With all that movement up front and a lack of depth, New York could have a lot of trouble in the first few weeks, and Manning may have another season without sufficient protection. The Giants' success may rest on whether the offensive line can both avoid more injuries and get strong seasons from not just Flowers and Newhouse, but also veteran John Jerry, first-year center Brett Jones and rookie Bobby Hart. 

Grade: C+

Front Seven

Jason Pierre-Paul seemed to be poised to have a big year, looking to earn a big contract in 2016. But since the defensive end lost a finger and suffered other injuries to his hand, the Giants can’t expect him to be a top pass rusher. He could be back for Week 1, but the injury will likely prevent him from playing in the preseason and he might even miss time during the regular season. Fortunately for New York, they have a lot of depth up front with a few solid defensive tackles. Robert Ayers and George Selvie will have success under new defensive coordinator Steve Spagnuolo, and the team could get a breakout season from Damontre Moore, who might approach a double-digit sack total. Defensive tackle Johnathan Hankins has a chance to make the Pro Bowl after a strong sophomore campaign, though the team may not have the pieces to be great against the run. General manager Jerry Reese is high on rookie defensive end Owa Odighizuwa, who was drafted in the third round.

The linebacking corps will likely be improved from last season. Devon Kennard is entering his second season, having earned a starting job on the outside with his play in 2014. Jon Beason would be key for New York if he stays healthy, but his recent injury history indicates that the the Giants can’t rely on the middle linebacker. Weakside linebacker J.T. Thomas was impressive in OTAs, and the new addition could be one of the biggest surprises on the team in 2015. Depth looks like a concern for this unit.

Grade: B

Secondary

New York has an interesting dynamic in the secondary. The team is very strong at cornerback, but a lot of questions need to be answered regarding their safeties. Dominique Rodgers-Cromartie and Prince Amukamara will be healthy to start the year, giving the Giants one of the most talented pair of starting cornerbacks in the NFL. At safety, second-round draft pick Landon Collins is no guarantee to be productive in his rookie season, but he should be a more than adequate starter for New York. After Collins, the Giants will be in trouble, relying on Nat Berhe to start.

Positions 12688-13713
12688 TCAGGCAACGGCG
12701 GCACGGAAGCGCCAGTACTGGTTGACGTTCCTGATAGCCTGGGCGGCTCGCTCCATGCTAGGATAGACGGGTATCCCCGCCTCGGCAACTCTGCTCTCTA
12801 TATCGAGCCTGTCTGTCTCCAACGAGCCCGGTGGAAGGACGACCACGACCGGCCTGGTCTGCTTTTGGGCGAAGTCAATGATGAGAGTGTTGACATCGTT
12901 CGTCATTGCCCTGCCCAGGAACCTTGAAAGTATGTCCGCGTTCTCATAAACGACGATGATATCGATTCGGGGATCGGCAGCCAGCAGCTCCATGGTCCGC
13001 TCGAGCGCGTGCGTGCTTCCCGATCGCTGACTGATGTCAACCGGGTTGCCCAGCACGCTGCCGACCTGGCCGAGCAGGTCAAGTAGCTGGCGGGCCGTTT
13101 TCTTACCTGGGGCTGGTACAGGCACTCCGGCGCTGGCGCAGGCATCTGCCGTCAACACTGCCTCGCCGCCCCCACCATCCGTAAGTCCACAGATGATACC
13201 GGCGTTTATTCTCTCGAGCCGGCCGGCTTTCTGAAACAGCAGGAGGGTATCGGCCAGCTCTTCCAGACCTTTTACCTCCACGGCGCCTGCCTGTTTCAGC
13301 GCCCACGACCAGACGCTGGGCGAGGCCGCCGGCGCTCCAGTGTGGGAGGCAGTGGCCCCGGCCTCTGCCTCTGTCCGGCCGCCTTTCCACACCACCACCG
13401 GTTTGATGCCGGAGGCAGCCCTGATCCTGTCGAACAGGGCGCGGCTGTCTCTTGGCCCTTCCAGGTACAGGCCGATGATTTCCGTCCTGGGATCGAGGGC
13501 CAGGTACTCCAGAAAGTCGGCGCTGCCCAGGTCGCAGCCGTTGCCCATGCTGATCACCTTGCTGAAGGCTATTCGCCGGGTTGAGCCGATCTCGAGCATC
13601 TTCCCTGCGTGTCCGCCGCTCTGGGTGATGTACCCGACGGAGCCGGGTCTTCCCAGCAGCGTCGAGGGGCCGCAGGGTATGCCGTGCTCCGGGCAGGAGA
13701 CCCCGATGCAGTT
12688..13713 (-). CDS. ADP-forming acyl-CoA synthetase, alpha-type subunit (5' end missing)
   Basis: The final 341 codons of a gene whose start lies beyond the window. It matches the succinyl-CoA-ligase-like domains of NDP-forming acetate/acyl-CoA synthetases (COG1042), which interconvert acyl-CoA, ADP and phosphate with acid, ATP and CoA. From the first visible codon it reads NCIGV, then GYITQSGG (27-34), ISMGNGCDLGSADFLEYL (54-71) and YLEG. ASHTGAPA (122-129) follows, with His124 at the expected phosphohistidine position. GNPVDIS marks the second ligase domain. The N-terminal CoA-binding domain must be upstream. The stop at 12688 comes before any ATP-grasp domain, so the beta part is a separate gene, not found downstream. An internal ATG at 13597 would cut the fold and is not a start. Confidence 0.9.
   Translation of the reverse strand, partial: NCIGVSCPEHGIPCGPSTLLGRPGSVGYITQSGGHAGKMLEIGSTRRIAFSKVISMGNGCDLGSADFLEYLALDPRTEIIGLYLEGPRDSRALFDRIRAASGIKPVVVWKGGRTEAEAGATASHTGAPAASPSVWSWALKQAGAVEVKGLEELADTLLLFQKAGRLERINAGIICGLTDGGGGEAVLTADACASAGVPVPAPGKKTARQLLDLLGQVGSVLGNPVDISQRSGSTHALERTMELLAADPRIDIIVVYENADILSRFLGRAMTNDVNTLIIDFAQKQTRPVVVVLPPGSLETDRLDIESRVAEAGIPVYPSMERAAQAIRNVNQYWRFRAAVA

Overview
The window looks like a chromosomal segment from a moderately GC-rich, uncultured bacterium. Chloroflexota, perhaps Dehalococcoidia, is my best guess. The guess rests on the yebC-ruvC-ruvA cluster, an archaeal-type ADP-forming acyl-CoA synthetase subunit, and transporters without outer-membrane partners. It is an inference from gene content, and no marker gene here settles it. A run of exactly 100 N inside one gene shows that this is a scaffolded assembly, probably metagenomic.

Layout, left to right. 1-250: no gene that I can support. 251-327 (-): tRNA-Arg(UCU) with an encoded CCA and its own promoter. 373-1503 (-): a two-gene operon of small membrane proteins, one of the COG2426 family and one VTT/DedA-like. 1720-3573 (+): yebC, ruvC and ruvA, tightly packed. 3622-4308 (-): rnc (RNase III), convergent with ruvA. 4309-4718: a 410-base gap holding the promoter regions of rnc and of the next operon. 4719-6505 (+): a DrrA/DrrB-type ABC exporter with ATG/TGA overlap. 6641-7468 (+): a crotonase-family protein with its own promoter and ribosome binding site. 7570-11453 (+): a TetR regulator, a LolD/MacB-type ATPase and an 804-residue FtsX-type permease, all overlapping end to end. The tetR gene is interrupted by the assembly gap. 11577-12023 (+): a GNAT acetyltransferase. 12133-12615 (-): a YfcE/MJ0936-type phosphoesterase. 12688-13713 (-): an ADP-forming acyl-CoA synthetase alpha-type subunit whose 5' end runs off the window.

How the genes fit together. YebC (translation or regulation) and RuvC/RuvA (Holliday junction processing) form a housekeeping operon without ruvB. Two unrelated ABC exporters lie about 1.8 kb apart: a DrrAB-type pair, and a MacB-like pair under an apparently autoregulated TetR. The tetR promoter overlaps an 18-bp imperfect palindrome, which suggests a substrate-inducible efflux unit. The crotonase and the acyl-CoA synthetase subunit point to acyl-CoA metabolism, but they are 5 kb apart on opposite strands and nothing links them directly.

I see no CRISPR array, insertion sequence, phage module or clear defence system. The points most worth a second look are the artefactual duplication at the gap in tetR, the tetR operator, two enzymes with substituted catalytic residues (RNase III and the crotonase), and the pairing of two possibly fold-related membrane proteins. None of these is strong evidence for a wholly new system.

Depth will be an issue for New York. Not only is the team lacking in reserve talent in the secondary, but the Giants’ backup defensive backs are either in their first year with New York or they barely played for the team last year. Rookie Mykkele Thompson and Chykie Brown, who played under Spagnuolo with the Baltimore Ravens, could be the best of the group.

Grade: B-

Special Teams

The Giants could have one of their best special teams units in recent years. One of New York’s biggest additions of the entire offseason was wide receiver Dwayne Harris, who was signed because of his impact in the return game. In addition to being a good return man, Harris is great in coverage, which will help the team immensely.

Both New York’s kicker and punter remain the same, and that’s a good thing for the team. Josh Brown is more than reliable when it comes to making field goals, and punter Steve Weatherford should have a bounce-back year after battling injuries in 2014.

Grade: B+

Coaching

Coughlin has been the team’s head coach for over a decade, but both of the Giants’ coordinators have changed in the last year. McAdoo’s new playbook was highly effective at times last year, and New York fans should understand why he was hired by the end of 2015, as the team could put up big numbers now that the adjustment period is over. Spagnuolo won a Super Bowl with the Giants, but that was eight seasons ago. Much like the team’s offense struggled in the first few games last year, New York’s defense could be shaky to start 2015. But Spagnuolo knows how to put pressure on opposing quarterbacks, and he should help the Giants dominate the trenches once again.

Coughlin is a borderline Hall of Fame coach, but another six-win season could be the end of his run with New York. Luckily for the Giants, the head coach knows how to deal with the pressure, having led them to a Super Bowl championship when he was seemingly on the hot seat just a few years ago.

Grade: B+

Overall

The Giants certainly aren’t among the elite teams in the NFC, but a playoff berth is not out of the question. They have a chance to be an explosive offensive team with a veteran quarterback and a top wide receiving corps. New York’s secondary could struggle, especially if they suffer any significant injuries. But the team’s ultimate success could be determined by what has made them successful in the past: a strong passing game and an effective defensive line. The Giants will have trouble topping the Dallas Cowboys in the NFC East, but a wild-card spot could be theirs for the taking.